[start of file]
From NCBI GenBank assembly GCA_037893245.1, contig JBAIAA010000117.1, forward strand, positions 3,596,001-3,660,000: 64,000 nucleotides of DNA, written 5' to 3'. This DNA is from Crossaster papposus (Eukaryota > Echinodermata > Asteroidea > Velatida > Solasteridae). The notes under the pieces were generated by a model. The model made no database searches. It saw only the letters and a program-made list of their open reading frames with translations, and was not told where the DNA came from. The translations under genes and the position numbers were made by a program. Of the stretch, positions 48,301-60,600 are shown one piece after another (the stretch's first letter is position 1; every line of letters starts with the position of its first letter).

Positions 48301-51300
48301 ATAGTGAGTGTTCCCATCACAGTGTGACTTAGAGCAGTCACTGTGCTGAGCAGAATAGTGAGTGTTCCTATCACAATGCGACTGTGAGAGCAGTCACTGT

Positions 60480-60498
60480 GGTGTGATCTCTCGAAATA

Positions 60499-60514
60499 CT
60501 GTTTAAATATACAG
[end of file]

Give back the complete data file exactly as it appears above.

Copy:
From NCBI GenBank assembly GCA_037893245.1, contig JBAIAA010000117.1, forward strand, positions 3,596,001-3,660,000: 64,000 nucleotides of DNA, written 5' to 3'. This DNA is from Crossaster papposus (Eukaryota > Echinodermata > Asteroidea > Velatida > Solasteridae). The notes under the pieces were generated by a model. The model made no database searches. It saw only the letters and a program-made list of their open reading frames with translations, and was not told where the DNA came from. The translations under genes and the position numbers were made by a program. Of the stretch, positions 48,301-60,600 are shown one piece after another (the stretch's first letter is position 1; every line of letters starts with the position of its first letter).

Positions 48301-51300
48301 ATAGTGAGTGTTCCCATCACAGTGTGACTTAGAGCAGTCACTGTGCTGAGCAGAATAGTGAGTGTTCCTATCACAATGCGACTGTGAGAGCAGTCACTGT

Positions 60480-60498
60480 GGTGTGATCTCTCGAAATA

Positions 60499-60514
60499 CT
60501 GTTTAAATATACAG